So often we lose faith, because we don't have what God promised NOW. When life gets dark, we don't trust God, we doubt God. But faith... Faith sees the faithfulness of God, even in the dark. Moses waited for 40 years...and then God used him, just as he had promised. Faith means seeing the faithfulness of God in the dark. And finally Moses shows us that faith means...

Seeing the Love of God in the Dark (v.28)

When Moses came back to Egypt he brought with him the message from God to Pharaoh that unless he let his people go, God would send plagues against him. And if we know the story, you'll know that's exactly what happened. Blood, then frogs, then gnats, then flies, then death to livestock, then boils, then hail, then locusts, and then darkness. 9 terrible plagues But none of them as terrible as the last. Finally God said that he was going to come and kill the firstborn son of every family in Egypt. It was the punishment for the sin and wickedness of the people.

The problem was that the people of God, the Israelites, were just as wicked and sinful as the Egyptians.
If death was going to come as a punishment for sin, then the Israelites were in just as much danger as the Egyptians! So what did God do? He told Moses that there was a way to be saved. That if each family made a special meal of lamb, and if they took some of the blood of the lamb that they had killed and put it on their doorframes, then when he came to bring judgment he would 'passover' those houses that had already been marked with blood. Even in the darkness of his own judgment, god still loved his people and provided a way for them to be saved. And Moses saw the love of God in the dark.

The story of Moses is remarkable. This prince of Egypt who chooses to give up everything to come to his people and be used by God to rescue them. It is an incredible story. Yet what is most remarkable about it is that it is just a glimpse, just a shadow of a much greater story. 1500 years after Moses, Jesus gave up his position in heaven, he gave up his place in heaven, to come and be with us, to be used by his Father to rescue us. Philippians 2.5b-8...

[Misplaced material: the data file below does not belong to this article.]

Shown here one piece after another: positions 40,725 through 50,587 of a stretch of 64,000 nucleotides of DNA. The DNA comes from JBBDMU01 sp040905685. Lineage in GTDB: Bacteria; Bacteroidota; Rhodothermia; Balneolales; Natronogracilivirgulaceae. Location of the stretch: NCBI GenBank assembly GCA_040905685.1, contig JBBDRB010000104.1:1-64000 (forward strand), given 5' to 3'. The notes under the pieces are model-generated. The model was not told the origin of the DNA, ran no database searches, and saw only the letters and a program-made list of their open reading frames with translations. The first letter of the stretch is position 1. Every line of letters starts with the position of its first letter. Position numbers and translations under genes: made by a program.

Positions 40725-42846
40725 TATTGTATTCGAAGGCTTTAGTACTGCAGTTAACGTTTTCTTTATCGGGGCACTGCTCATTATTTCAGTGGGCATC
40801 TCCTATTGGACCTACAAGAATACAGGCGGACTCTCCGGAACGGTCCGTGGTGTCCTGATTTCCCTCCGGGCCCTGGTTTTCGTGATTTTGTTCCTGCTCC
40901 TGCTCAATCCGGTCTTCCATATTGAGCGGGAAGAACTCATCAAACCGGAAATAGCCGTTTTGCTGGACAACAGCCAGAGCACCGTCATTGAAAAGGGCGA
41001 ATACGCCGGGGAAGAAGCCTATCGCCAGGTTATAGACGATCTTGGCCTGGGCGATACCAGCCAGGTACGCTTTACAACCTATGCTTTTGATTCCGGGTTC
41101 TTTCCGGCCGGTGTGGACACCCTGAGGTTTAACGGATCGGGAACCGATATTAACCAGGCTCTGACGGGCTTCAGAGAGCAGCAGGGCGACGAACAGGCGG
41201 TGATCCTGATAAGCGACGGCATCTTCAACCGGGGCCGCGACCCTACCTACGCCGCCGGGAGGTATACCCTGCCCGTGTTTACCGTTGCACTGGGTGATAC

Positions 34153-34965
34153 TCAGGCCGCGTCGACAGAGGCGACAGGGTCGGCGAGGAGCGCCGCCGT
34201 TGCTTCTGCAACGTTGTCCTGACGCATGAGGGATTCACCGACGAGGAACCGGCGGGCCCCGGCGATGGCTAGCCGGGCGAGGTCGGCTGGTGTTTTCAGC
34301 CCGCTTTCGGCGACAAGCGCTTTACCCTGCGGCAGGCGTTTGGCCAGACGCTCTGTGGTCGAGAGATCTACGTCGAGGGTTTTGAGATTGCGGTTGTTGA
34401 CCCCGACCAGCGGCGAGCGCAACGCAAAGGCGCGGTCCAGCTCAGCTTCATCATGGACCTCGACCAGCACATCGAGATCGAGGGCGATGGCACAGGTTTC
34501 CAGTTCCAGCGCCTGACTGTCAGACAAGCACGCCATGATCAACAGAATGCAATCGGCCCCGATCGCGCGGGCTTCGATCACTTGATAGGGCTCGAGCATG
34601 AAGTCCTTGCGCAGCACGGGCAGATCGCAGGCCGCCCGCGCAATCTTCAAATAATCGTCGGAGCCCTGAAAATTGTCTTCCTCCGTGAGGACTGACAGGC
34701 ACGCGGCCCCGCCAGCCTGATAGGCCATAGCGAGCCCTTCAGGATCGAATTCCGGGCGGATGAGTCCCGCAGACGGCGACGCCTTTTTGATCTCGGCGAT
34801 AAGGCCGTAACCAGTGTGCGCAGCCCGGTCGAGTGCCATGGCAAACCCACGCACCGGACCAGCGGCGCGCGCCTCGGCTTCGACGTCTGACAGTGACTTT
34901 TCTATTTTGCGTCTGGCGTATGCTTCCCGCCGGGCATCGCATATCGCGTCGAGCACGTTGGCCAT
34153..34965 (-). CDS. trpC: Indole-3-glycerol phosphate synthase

...Christ Jesus: Who, being in very nature God, did not consider equality with God something to be grasped, but made himself nothing, taking the very nature of a servant, being made in human likeness. And being found in appearance as a man, he humbled himself and became obedient to death-- even death on a cross!

If we have faith like Moses, if we believe in God, then we know that one day he will come to judge each one of us. He is a good God, so he must judge us, and we know that that day will be a dark day because what we deserve is God's punishment. But God sent his Son, His one and only Son, so that whoever believes in him might not perish but have eternal life. That day should be a day of darkness, and for some it will be. But for those of us who have faith in Jesus it will be a day of joy and light and love. Having faith like Moses means seeing the love of God even in the dark.

Life is not always easy. Very often it is hard and painful, and dark. But if you have faith, and if you put that faith into practise, well then, like Moses... You will see the treasure of God even in the dark. And the faithfulness of God in the dark. And the love of God in the dark. And if you hold onto that faith, then he will hold onto you, until he returns and this world is no longer dark, anymore.